TUCSON, Ariz. -- More than 50 minutes after Arizona's spring game ended last month, Rob Gronkowski was still signing autographs, still posing for pictures, and yes, catching touchdown passes from former Wildcats teammate Willie Tuitama.
The question on that hot, desert day: Why? His duty was fulfilled just by showing up as an honorary coach to help hype the arrival of a new head coach.
"Because that's what I do," Gronk explained with some goofy bravado, "catch touchdown passes."
The question was meant to go deeper than that. What is happening in Tucson is beyond a Super Bowl champion coming back home to glad-hand at the spring game.
Gronkowski hadn't been back to campus in 10 years. Something compelled him to be here in an altogether typical Gronk way.
The day before, he set a Guinness World Record for highest altitude catch of an American football by hauling in a ball dropped from more than 600 feet from a helicopter. The video went viral. It was all part of a college football grand experiment in these parts.
The plan at Jedd Fisch's Arizona is that style will eventually lead to substance. The wacky will lead to winning. Stunts will precede (winning) streaks. You can almost sense the sneers coming from the sport's conservative base. Fisch, a first-time coach hired to replace Kevin Sumlin, doesn't care.
Asked to break down that spring game, he literally hadn't seen enough of it to offer a cogent analysis.
"I feel like I was a little too busy spraying the student section with a hose and water balloons halfway through the game," he told reporters. "We had a bunch of trick plays in, not a lot of stuff we're going to use in the fall."
Fisch, 44, is fulfilling a lifelong dream with a Whoopee Cushion as one of his coaching tools. Before Arizona, he was a well-known, well-traveled assistant in college and the NFL who had made 14 stops at jobs since leaving the New Jersey Red Dogs of the old Arena Football League in 1997.
That's not to say he isn't qualified. Fisch spent three years as an NFL offensive coordinator. He was on Jim Harbaugh's original staff at Michigan. Since being UCLA's offensive coordinator at the end of the Jim Mora Jr. regime in 2017, Fisch has been an assistant offensive coordinator (Rams) and quarterbacks coach (Patriots).
He interviewed for the Arizona job before the school hired Sumlin. A year later, in 2018 when Kansas ultimately hired Les Miles, Fisch had interviewed with the Jayhawks.
He wanted this -- actually any -- job, bad. An assistant coach lifer landed in a place where the Wildcats have seen one winning season since 2015. Last year, they went winless (0-5) for the first time in program history. Arizona has lost 12 games in a row.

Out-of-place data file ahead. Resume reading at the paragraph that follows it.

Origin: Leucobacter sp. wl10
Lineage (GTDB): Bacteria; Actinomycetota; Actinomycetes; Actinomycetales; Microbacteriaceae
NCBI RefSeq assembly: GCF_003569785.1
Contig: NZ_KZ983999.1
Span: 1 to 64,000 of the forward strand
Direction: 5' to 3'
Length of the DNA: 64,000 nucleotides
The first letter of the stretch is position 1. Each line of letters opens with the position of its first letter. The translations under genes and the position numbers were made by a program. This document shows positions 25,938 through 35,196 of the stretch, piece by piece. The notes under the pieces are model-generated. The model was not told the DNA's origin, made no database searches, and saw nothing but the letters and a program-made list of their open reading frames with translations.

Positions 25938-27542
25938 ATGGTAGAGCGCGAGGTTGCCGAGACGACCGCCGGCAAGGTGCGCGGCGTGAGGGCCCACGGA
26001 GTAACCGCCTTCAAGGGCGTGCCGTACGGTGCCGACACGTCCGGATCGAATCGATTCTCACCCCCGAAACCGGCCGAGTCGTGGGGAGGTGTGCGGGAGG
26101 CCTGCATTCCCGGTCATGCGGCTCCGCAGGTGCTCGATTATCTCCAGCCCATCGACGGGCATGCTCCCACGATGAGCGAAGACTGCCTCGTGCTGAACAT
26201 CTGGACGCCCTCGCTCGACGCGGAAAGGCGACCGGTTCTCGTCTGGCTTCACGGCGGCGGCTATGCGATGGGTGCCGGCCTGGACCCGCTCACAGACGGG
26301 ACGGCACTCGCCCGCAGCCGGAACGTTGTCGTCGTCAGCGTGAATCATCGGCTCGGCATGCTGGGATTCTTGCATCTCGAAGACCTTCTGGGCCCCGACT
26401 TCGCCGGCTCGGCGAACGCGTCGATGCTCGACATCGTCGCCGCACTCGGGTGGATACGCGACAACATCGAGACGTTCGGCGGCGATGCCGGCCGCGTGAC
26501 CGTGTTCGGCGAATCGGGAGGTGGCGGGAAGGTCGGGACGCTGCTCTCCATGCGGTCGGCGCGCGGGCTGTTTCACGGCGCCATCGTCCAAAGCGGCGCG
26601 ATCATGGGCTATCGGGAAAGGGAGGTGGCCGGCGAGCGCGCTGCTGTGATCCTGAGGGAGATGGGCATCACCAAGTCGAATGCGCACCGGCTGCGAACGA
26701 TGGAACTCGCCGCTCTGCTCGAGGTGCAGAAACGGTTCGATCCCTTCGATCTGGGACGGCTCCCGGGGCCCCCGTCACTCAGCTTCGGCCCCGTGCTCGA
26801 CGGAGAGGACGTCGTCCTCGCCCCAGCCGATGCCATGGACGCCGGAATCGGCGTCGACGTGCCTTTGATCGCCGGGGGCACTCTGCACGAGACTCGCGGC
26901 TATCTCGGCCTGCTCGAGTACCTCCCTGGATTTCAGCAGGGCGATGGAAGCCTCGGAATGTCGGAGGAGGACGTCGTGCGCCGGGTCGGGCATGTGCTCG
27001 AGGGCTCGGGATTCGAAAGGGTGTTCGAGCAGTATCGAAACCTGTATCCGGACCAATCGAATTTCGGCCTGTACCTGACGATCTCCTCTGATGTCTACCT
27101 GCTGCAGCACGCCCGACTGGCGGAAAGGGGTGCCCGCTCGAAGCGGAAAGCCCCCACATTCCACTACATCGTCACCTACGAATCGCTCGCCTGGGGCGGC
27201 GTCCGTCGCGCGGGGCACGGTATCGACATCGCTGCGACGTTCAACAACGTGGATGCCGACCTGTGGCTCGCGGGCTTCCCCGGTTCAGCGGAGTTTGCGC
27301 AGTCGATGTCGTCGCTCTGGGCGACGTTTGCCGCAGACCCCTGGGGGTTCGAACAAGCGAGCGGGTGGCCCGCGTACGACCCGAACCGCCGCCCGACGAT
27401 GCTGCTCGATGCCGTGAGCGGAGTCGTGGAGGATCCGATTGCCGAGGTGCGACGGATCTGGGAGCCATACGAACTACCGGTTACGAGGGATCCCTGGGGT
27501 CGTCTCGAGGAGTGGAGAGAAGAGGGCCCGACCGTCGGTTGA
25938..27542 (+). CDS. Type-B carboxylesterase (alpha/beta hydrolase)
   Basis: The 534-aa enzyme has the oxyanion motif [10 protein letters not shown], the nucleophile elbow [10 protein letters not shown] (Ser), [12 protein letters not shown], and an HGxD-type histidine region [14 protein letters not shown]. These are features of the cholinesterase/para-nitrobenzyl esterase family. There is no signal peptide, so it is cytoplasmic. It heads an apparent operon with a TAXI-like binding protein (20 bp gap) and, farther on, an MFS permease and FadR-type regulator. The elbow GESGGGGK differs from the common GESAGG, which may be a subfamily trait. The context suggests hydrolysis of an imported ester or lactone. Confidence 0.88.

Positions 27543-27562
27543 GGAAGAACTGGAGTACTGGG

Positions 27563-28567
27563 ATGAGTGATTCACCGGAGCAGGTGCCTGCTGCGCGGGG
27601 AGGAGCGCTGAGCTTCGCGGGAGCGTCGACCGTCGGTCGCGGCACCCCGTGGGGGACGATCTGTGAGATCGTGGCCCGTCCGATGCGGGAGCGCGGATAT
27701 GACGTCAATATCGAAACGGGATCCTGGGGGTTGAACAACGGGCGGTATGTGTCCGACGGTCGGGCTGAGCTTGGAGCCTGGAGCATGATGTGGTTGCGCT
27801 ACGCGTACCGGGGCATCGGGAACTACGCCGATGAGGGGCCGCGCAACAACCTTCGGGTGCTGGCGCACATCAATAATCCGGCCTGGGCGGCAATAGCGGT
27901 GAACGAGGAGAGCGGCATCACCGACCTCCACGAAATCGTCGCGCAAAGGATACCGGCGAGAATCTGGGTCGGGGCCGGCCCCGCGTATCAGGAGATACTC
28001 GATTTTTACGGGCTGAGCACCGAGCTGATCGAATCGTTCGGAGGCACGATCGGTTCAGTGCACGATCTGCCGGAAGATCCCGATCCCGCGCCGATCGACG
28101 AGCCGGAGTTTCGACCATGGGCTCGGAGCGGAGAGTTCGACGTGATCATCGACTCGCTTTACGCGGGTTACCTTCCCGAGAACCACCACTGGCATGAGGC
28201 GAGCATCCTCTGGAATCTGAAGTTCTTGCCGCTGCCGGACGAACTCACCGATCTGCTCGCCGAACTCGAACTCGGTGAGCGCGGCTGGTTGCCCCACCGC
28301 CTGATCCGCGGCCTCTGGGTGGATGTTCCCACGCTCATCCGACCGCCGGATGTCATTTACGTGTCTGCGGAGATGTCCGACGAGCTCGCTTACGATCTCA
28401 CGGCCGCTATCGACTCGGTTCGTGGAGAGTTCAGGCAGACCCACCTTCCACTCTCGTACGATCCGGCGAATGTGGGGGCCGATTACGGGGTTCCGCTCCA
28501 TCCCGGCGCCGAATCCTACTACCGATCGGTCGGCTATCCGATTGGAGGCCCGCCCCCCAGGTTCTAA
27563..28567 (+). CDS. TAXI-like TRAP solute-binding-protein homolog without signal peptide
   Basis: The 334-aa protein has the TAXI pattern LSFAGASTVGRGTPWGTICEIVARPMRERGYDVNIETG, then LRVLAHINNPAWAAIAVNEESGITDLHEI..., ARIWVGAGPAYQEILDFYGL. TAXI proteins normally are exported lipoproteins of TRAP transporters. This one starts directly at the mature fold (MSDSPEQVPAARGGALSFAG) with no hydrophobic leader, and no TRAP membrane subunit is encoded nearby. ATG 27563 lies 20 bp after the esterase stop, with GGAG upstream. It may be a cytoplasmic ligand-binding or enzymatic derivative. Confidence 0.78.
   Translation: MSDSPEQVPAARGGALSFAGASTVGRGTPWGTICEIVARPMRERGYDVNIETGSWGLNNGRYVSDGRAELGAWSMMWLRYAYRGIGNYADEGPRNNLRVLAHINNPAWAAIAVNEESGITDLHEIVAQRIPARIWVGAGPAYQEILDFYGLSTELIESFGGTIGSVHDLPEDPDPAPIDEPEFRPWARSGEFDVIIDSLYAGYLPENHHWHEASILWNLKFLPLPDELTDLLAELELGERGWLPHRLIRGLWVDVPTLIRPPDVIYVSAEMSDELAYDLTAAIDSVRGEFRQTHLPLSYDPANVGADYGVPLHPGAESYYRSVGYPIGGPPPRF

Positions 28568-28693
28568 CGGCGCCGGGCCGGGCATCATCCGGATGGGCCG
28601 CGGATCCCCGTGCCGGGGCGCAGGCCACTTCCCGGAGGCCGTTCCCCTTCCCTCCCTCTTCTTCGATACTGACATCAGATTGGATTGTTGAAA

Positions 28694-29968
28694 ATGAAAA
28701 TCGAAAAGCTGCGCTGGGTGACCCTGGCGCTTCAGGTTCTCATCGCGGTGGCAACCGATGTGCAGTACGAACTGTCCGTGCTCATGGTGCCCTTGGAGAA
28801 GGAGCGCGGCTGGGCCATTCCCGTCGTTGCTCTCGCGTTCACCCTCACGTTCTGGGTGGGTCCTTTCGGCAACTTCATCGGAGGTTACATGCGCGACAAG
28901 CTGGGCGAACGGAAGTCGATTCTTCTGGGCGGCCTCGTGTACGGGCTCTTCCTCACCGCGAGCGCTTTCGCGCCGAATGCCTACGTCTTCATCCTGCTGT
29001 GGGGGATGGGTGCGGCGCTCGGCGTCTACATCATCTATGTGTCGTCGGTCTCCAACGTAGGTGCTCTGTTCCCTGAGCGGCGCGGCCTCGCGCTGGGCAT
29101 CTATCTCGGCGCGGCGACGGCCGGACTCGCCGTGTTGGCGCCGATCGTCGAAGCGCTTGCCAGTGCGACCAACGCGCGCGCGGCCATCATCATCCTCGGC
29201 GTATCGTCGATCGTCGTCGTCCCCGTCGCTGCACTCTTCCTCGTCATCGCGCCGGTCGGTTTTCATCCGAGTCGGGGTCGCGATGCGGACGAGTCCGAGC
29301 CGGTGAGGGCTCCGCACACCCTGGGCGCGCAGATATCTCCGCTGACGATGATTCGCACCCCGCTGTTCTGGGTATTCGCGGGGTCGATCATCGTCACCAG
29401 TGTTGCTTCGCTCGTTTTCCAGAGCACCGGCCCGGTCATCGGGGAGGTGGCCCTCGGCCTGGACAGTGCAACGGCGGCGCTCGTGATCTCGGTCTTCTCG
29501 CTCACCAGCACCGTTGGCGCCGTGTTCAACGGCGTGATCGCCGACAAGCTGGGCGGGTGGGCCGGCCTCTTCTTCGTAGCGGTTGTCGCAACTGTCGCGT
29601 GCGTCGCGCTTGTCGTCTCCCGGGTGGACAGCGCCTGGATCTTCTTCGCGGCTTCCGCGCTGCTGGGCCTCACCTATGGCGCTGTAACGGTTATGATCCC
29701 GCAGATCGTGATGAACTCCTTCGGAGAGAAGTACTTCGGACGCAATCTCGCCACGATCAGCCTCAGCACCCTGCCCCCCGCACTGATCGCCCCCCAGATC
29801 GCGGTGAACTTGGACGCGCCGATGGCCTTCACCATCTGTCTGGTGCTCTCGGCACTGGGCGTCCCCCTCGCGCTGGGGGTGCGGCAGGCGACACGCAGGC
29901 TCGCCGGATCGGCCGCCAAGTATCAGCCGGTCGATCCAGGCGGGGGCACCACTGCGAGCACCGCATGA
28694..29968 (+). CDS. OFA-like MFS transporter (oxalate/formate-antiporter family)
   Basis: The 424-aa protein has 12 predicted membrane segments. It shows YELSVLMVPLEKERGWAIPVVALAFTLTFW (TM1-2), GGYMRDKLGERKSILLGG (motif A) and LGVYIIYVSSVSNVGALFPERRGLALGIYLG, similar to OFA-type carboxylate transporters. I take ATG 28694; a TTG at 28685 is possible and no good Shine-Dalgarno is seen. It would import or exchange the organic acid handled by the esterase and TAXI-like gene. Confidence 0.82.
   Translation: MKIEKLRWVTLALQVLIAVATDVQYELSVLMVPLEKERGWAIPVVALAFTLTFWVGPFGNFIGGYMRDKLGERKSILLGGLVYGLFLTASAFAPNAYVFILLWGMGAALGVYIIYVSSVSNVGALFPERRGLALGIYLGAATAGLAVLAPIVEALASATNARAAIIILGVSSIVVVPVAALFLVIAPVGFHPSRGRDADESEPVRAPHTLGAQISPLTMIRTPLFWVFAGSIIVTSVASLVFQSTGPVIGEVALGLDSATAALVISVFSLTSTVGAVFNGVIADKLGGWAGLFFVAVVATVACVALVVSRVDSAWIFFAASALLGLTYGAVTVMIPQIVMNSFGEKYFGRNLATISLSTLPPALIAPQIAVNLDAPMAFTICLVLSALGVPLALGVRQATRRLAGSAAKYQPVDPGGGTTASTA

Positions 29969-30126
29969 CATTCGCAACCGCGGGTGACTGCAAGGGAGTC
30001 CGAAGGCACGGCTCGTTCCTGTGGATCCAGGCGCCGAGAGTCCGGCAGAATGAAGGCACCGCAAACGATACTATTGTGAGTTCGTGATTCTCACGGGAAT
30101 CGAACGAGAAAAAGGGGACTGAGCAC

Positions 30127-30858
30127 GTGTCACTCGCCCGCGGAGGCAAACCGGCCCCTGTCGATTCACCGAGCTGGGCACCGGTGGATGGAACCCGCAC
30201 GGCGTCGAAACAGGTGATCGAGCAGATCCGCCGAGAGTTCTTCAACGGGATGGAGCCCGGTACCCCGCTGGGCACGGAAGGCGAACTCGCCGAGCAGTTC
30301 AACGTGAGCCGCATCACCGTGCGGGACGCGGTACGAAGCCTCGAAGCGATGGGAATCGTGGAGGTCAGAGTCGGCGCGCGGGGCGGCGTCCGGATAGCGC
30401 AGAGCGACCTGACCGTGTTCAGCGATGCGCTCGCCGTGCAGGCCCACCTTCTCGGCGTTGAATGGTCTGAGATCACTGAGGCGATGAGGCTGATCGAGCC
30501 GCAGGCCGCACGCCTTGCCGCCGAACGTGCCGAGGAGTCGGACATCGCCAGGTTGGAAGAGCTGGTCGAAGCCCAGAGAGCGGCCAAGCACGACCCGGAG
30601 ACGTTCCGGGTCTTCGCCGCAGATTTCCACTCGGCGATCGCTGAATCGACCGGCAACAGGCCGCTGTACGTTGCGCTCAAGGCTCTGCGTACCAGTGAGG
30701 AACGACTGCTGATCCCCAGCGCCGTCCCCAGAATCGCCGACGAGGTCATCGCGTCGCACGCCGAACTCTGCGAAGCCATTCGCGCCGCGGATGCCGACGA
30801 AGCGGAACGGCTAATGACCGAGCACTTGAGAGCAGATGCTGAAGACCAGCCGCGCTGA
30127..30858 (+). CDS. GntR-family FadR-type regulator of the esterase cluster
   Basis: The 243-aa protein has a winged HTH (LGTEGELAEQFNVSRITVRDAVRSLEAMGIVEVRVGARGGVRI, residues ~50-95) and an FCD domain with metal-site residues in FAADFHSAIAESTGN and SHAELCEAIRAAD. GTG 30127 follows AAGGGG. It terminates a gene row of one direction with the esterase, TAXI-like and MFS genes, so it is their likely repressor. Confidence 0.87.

The 2021 season can't start fast enough with the last of those 12 defeats being a 70-7 loss to rival Arizona State in the Territorial Cup.
"We made a decision we were going to look at it differently, not the old traditional way. 'Let's kind of follow these steps,'" Arizona athletic director David Heeke said.
With the hiring of Tommy Lloyd in basketball, Arizona is the only Power Five school with two first-timers head coaches in the two revenue sports entering this season. For Fisch, those steps included an unprecedented outreach.
Spring practices were open to anyone, including fans and media. Fisch has been on Twitter more than a 12-year-old middle schooler looking for validation, saluting everything Arizona. Sixteen times he has tweeted about the Arizona women's basketball team's run to the NCAA Tournament championship game. More than 200 former players showed up for the spring game.
There wasn't a coin toss at the spring game. At the last minute, Fisch appeared at the 50-yard line, microphone in hand, declaring there would be a "jump ball" between Lloyd and women's basketball coach Adia Barnes.
Vince McMahon couldn't have staged it better. Like the WWE empresario, Fisch gets it. You hook 'em with the outlandish, then 'em them the product -- even if part of it is absolutely staged theater.
But can water balloons lead to wins?
"There comes a point where it's out of the coach's hands," said Wildcats legend Tedy Bruschi, another honorary coach that day. "The players that play, they gotta play. You can have the plans and you have the excitement. … Once they get out there, it's going to be them against USC and UCLA."